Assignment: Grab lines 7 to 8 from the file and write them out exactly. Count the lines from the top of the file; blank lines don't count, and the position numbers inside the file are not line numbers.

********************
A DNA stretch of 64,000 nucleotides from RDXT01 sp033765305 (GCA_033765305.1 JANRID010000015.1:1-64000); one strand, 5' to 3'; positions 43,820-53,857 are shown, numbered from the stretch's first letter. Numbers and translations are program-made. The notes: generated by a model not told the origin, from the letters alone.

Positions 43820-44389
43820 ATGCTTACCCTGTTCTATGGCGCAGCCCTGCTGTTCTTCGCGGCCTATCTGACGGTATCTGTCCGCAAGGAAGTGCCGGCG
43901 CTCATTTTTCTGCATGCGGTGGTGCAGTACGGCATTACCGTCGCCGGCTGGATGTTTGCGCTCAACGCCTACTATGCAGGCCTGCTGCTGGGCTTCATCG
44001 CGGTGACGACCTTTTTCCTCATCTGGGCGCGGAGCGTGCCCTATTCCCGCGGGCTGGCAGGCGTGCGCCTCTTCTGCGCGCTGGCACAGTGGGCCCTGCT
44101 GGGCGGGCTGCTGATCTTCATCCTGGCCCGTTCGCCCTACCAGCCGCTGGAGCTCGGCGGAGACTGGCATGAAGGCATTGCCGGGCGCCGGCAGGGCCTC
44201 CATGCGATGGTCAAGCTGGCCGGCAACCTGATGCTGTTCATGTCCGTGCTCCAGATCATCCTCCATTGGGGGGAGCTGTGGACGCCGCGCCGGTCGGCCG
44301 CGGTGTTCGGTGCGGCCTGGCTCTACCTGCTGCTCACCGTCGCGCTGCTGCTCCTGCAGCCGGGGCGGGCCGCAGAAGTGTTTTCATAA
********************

44201 CATGCGATGGTCAAGCTGGCCGGCAACCTGATGCTGTTCATGTCCGTGCTCCAGATCATCCTCCATTGGGGGGAGCTGTGGACGCCGCGCCGGTCGGCCG
44301 CGGTGTTCGGTGCGGCCTGGCTCTACCTGCTGCTCACCGTCGCGCTGCTGCTCCTGCAGCCGGGGCGGGCCGCAGAAGTGTTTTCATAA